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Tuesday, 10 February 2015

Larry Harrington, chronicler of Abbott and Costello, dies at 72

April 5, 1952, was a grand day for Paterson. Bud Abbott and Lou Costello were in town for the world premiere of their latest movie, “Jack and the Beanstalk,” at the Fabian Theater. And Larry Harrington, a 9-year-old from Grove Street, was in the audience after badgering his parents to buy tickets.
Larry Harrington
Larry Harrington 
For Larry, the big attraction was casting eyes on Costello, a roly-poly son of Silk City.

“My heart was so filled with joy, I thought my heart would break,” Mr. Harrington once recalled.
Laurence Harrington, who died last Wednesday at 72, championed the legendary comedy duo of Abbott and Costello.

A professional videographer, he created and marketed a 1998 documentary film titled “Memories of Bud and Lou.” He had a hand in the 50th anniversary screening of a re-mastered version of “Jack and the Beanstalk” at the Loews Jersey City. Months later, he helped arrange an Abbott and Costello retrospective at the John Harms Center in Englewood. The evening included a screening of Abbott and Costello’s “In the Navy” and a presentation by Chris Costello, Lou’s daughter.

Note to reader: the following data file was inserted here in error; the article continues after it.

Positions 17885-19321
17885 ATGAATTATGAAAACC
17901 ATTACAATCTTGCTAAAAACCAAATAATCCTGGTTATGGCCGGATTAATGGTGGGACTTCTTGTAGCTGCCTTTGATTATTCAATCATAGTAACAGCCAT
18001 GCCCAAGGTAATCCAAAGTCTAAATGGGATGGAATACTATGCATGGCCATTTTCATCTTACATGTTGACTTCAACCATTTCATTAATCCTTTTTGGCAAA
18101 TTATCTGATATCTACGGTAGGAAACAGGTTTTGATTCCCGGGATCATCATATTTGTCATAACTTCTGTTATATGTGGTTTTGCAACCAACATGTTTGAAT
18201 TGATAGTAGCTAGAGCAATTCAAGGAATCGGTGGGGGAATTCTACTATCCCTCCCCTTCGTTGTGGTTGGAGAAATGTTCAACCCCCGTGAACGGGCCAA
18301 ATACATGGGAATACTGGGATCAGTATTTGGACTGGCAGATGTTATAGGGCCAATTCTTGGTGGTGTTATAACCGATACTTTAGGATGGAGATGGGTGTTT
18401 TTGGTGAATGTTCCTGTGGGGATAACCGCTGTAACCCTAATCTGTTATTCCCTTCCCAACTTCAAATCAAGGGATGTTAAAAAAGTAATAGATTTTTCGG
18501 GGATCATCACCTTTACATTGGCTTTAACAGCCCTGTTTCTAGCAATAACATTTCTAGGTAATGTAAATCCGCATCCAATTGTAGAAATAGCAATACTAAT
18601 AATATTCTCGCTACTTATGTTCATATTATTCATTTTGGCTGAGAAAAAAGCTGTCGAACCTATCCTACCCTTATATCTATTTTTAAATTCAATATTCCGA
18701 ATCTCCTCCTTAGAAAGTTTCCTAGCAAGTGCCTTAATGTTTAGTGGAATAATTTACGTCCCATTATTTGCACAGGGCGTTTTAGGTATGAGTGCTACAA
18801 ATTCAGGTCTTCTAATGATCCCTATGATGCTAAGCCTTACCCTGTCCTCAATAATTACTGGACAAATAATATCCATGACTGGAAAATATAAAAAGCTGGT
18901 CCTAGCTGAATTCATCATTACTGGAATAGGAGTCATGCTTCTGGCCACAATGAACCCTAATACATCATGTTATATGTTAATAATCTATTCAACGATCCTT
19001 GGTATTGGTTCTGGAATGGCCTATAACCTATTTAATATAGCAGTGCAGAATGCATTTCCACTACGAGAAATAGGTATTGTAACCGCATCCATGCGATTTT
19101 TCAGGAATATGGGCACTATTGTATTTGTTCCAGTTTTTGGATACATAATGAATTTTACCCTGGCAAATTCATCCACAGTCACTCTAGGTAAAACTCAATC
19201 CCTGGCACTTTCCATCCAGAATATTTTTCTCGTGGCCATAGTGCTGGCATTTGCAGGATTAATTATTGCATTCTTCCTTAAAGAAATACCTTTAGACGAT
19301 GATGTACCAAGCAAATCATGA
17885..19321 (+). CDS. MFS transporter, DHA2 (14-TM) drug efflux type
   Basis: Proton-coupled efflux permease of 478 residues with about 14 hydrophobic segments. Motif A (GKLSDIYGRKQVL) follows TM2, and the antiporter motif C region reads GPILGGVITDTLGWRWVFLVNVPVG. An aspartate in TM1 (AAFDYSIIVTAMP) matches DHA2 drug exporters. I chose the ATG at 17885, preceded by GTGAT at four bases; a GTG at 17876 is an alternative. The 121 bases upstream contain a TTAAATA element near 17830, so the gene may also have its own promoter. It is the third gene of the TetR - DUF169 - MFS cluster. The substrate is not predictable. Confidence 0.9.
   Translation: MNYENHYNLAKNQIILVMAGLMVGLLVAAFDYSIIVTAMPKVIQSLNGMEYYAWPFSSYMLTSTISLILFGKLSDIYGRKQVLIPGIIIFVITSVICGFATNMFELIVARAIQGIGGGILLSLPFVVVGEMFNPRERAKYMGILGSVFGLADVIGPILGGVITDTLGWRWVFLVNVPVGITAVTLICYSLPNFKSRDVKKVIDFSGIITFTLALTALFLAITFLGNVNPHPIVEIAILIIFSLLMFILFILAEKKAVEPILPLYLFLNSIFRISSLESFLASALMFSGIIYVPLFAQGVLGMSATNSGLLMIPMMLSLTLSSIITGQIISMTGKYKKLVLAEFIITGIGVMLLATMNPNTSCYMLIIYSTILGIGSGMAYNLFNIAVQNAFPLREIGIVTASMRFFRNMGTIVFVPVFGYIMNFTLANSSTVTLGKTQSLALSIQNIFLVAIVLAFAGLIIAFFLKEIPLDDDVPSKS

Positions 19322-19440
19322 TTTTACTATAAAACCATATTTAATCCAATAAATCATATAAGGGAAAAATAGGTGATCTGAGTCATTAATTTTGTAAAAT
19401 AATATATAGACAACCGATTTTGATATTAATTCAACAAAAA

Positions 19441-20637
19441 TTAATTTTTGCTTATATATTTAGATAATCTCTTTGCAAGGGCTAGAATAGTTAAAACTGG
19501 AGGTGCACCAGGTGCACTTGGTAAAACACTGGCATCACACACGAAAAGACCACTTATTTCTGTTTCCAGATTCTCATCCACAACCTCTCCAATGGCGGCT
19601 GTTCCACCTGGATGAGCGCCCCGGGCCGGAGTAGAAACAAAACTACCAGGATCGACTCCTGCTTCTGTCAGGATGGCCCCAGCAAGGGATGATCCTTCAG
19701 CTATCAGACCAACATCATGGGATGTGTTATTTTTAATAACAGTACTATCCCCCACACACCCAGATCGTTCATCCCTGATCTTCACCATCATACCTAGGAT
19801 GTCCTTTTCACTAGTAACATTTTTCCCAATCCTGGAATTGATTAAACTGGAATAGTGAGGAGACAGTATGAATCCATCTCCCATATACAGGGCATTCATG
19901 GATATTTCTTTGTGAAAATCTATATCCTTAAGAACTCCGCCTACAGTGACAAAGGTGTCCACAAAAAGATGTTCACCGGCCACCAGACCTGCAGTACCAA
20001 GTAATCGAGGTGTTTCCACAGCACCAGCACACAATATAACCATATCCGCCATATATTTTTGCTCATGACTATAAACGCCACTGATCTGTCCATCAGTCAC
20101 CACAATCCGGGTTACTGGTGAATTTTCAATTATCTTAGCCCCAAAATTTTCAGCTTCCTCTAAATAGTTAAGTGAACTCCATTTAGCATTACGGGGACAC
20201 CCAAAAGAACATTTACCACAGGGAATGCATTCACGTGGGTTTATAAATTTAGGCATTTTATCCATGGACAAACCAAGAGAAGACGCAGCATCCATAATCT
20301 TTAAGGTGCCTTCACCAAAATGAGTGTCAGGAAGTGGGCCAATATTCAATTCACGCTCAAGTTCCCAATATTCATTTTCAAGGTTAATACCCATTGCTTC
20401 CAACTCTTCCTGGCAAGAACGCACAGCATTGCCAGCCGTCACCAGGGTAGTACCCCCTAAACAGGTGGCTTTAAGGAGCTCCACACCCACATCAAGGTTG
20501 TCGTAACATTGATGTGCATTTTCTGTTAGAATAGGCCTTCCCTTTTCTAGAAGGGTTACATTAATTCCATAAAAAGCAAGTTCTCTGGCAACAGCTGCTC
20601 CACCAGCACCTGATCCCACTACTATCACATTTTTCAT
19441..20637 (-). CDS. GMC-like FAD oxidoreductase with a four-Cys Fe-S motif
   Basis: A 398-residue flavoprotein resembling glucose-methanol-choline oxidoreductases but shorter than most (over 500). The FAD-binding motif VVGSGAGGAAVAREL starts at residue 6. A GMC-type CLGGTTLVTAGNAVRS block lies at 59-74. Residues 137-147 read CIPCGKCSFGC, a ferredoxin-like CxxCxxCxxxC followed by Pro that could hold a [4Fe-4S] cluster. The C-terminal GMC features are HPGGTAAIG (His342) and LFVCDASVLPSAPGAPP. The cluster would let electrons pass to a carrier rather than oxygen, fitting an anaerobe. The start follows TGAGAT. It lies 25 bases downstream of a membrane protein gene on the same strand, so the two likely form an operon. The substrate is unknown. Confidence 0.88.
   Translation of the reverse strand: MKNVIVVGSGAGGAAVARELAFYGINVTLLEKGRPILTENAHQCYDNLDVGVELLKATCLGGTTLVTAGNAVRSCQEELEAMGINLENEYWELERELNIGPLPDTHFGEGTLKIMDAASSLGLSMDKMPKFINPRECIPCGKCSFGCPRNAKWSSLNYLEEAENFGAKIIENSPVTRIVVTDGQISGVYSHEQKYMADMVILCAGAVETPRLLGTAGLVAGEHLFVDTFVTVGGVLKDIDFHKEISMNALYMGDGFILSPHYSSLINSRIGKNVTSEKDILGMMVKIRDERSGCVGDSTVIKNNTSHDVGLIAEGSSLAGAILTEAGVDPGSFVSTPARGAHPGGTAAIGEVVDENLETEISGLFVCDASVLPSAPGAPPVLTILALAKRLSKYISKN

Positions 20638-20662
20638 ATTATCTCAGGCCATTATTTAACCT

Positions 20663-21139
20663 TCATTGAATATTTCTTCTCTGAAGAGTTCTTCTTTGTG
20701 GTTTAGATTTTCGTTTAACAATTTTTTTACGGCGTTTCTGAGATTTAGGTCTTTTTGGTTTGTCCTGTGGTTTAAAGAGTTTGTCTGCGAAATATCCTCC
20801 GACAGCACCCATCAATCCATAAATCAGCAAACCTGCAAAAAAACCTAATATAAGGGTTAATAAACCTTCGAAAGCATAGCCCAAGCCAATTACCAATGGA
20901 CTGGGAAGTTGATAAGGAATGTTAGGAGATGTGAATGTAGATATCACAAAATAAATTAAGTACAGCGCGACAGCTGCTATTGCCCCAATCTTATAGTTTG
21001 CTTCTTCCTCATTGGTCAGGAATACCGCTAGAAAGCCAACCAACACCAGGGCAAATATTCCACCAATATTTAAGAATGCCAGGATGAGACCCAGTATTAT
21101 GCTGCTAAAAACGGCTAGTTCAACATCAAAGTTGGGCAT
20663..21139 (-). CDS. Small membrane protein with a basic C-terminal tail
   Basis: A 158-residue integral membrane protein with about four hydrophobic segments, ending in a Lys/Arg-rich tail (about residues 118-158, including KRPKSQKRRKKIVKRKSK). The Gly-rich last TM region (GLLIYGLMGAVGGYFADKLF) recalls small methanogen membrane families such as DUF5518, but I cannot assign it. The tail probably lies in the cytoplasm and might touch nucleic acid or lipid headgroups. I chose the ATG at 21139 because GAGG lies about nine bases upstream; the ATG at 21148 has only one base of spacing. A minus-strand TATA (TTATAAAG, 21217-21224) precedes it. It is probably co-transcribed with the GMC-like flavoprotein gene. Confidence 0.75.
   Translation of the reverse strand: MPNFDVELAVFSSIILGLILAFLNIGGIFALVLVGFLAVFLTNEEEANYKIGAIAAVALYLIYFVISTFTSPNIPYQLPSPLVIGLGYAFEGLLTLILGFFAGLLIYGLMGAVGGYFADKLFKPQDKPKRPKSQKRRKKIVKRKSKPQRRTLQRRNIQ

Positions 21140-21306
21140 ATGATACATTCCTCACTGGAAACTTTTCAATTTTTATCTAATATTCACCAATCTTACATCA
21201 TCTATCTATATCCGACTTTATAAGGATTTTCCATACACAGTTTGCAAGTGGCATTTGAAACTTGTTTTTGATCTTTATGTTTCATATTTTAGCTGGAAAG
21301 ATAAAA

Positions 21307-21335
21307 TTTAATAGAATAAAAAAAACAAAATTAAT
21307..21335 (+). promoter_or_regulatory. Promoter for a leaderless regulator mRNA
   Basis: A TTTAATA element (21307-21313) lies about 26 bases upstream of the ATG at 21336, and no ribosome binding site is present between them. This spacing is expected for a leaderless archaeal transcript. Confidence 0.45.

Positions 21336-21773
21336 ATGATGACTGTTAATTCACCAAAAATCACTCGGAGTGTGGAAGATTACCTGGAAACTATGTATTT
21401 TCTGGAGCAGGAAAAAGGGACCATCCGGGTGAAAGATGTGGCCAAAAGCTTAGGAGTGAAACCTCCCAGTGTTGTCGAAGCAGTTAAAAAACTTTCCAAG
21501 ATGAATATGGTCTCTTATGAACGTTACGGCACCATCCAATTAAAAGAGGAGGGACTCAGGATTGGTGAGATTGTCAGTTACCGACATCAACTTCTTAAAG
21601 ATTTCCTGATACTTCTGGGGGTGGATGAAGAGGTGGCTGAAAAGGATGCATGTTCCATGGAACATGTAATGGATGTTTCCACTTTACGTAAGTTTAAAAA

Mr. Harrington, who was 16 when Lou Costello died, never met his hero, said his sister, Marie Harrington. But Mr. Harrington counted Costello’s first cousin, Lew Rege, as a friend and seemingly had other Costello relatives on speed-dial. Interviews with relatives of Costello and the Asbury Park-born Abbott, as well as film clips and footage from an Abbott and Costello fan convention, formed the basis of his documentary.

Laurence Harrington graduated from Central High School (Costello dropped out of Eastside High) and studied communication arts at Seton Hall University. Professionally “he did a little bit of this and little bit of that” — radio station announcer, U.S. Postal Service training technician and self-employed videographer, his sister said.

The longtime Clifton resident sang in area choruses and church choirs. “He had back problems and his physical therapist told him that the breathing you do when you sing would be good for his physical condition,” Marie Harrington said. “It gave him a lot of enjoyment.”

Mr. Harrington died of cancer. He is survived by his sister, of Clifton; two aunts; an uncle; godsons; and cousins.

Visiting is 2 to 4 and 7 to 9 p.m. Tuesday at Bizub-Quinlan Funeral Home, Clifton. The funeral will be at 10 a.m. Wednesday at Sacred Heart R.C. Church, Clifton.

Another chronicler dies.   Tempus fugit

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